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Rio Grande Foundation
P.O. Box 2015 Tijeras, NM 87059

505-286-2030

New Mexico 2000: A Study of Its Policies and Economic Health

10/17/00

Harry Messenheimer, Ph.D.
Executive Director and Senior Fellow, Rio Grande Foundation

Executive Summary

New Mexico's state and local public policies and their consequences for the state's economic health are assessed. That assessment is undertaken from a free market perspective: incentives matter, and overwhelming evidence indicates that economic freedom begets prosperity. The assessment provides answers to the question: How does New Mexico stack up relative to other states in the region and nation with respect to economic freedom and prosperity? An assessment of state and local governments' output of goods services, using primary and secondary education as an example, is provided. After all, the reason people agree to give up some economic freedom is to obtain government provided goods and services such as infrastructure, property rights enforcement and education.

Comparisons in the region are made between New Mexico and its bordering states: Arizona, Utah, Colorado, Oklahoma and Texas. Comparative measures are used for the lower 48 states to assess how New Mexico fares relative to the nation. This assessment uses longer term and improved measures of income than have appeared in prior assessments by others.

The answers for prosperity are not good. While New Mexico ranks fair to good with respect to domestic migration indicator of prosperity, it is at the bottom of states in the region and at or near the bottom of the lower 48 for measures of income and growth of income.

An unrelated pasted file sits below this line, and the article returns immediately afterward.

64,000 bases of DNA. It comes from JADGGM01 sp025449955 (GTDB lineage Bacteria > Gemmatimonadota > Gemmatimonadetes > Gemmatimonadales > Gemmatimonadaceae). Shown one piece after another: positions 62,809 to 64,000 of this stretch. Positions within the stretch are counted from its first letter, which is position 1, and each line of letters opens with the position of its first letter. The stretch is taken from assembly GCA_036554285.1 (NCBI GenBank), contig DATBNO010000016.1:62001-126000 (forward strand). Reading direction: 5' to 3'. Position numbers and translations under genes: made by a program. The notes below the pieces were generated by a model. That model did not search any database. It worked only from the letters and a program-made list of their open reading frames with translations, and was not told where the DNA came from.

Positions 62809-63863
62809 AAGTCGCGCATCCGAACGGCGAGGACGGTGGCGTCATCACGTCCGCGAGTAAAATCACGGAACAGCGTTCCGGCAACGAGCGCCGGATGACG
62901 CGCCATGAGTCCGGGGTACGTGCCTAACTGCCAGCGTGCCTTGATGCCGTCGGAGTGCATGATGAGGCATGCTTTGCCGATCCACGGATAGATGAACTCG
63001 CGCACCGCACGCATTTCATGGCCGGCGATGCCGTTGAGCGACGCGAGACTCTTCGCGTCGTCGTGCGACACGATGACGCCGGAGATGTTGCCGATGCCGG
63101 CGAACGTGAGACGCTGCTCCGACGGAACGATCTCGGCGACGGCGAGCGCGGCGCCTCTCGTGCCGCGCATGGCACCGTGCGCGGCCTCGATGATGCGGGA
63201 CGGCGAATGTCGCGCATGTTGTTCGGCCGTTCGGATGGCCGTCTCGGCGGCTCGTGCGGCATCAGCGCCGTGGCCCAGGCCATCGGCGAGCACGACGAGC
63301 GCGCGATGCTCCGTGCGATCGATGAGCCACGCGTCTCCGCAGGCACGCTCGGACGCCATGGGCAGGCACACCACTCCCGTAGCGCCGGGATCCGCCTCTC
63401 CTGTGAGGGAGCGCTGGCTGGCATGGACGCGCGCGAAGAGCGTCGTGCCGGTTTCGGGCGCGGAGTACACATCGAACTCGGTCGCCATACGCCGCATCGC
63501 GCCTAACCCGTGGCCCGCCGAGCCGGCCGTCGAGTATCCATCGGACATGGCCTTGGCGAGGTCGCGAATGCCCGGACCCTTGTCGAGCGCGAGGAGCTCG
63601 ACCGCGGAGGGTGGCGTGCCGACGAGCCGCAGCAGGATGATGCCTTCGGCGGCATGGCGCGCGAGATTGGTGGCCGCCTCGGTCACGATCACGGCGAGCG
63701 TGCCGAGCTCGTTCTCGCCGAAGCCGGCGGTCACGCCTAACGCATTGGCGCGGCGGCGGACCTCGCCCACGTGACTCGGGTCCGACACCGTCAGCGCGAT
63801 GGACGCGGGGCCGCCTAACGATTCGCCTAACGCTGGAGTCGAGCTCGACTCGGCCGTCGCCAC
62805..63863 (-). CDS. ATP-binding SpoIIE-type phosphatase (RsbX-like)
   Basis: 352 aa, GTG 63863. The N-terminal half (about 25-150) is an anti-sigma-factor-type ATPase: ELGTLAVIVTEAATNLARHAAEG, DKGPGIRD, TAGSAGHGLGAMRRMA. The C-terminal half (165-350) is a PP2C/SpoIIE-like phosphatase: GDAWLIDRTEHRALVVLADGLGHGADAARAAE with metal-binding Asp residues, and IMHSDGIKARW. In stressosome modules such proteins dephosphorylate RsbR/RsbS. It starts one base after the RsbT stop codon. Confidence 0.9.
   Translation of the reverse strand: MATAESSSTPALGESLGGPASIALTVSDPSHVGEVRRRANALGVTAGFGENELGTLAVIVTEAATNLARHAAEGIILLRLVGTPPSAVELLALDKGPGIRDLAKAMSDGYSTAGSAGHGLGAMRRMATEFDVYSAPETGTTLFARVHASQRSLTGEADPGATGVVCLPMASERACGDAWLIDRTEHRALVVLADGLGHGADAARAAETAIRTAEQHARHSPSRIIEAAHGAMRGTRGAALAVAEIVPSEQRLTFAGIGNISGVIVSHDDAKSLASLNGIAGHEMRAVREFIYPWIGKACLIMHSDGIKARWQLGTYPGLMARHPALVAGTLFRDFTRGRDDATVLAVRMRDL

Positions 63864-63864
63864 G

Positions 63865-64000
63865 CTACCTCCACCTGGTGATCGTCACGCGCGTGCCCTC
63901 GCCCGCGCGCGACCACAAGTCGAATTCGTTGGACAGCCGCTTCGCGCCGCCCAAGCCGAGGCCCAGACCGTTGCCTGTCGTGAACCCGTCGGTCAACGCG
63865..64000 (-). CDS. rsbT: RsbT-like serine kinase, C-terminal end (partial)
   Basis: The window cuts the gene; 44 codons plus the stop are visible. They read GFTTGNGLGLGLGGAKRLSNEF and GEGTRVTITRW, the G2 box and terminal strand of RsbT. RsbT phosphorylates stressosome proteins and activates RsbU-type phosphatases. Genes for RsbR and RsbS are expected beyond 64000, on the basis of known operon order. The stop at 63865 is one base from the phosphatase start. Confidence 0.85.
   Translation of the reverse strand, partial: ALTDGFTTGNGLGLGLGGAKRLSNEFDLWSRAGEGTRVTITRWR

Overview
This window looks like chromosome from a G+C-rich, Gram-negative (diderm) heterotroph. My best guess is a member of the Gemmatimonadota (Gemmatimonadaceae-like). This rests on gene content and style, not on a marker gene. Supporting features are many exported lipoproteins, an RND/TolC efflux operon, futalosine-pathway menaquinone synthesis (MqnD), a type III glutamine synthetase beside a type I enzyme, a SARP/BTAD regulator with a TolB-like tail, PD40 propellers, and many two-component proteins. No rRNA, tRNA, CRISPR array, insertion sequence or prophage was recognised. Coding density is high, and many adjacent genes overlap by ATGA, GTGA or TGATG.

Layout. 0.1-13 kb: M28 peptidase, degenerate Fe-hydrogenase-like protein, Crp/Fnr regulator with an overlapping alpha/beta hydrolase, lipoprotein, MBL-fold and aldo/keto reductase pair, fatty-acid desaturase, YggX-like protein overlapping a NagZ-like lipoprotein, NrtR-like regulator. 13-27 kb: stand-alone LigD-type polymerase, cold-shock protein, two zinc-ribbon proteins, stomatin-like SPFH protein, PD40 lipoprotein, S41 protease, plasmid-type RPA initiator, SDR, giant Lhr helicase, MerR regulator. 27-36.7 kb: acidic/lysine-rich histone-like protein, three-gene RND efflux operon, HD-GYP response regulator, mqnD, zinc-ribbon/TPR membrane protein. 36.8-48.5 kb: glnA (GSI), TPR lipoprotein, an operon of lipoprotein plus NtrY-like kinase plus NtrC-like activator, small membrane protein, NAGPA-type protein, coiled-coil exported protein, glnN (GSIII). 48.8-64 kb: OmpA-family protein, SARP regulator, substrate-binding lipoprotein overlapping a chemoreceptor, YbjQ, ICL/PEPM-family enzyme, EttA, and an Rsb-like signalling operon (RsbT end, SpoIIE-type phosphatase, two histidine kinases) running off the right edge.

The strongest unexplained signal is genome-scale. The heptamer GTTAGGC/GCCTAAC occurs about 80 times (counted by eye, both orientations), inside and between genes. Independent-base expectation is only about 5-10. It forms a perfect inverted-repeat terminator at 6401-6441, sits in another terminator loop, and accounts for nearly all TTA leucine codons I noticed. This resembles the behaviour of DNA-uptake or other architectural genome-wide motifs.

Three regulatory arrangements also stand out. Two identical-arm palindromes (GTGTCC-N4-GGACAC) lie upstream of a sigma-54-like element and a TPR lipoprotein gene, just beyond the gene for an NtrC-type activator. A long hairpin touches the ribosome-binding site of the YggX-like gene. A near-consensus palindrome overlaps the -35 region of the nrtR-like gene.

Not surprisingly also, the answers for economic freedom are not good. With respect to taxes, New Mexico has legislated greater harm than most states and the greatest harm of any state in the region. And that conclusion is invariant as to whether the harm is assessed by averages (taxes collected as a percent of income) or margins (tax rates on personal income and sales/gross receipts).

With respect to restraints on economic freedom imposed by regulation and litigation, New Mexico also fairs poorly. That assessment is drawn from the recent Clemson University study Economic Freedom in America's 50 States: a 1999 Analysis. In that study New Mexico is ranked 36th out of the lower 48 for freedom from regulation and 37th out of the lower 48 for freedom from litigation. In the region New Mexico is next to last for freedom from regulation and last for freedom from litigation.

How about government output? Does New Mexico deliver differentially more and better goods and services that other states in return for the differentially greater economic freedom given up? The answer is an emphatic no. Using primary and secondary education for comparison, New Mexico is last in the region and near the bottom of the lower 48.

The study concludes with an interstate cross-section econometric assessment of how economic freedom affects prosperity. It uses state and local government gross state product (gsp) divided by the quantity private gsp plus state and local government gsp as a measure of restraints on economic freedom for each state. And it looks at the growth rate of these restraints over 20 years. The results overwhelmingly validate the anecdotal assessments contained above: The findings can be summarized by what might have been for New Mexico: If New Mexico now had state and local governments that were only slightly more coercive than the lower 48 average, then the median income for 4-person families is estimated to be $8,303 higher and per capita income is estimated to be $5,476 higher than they are today.

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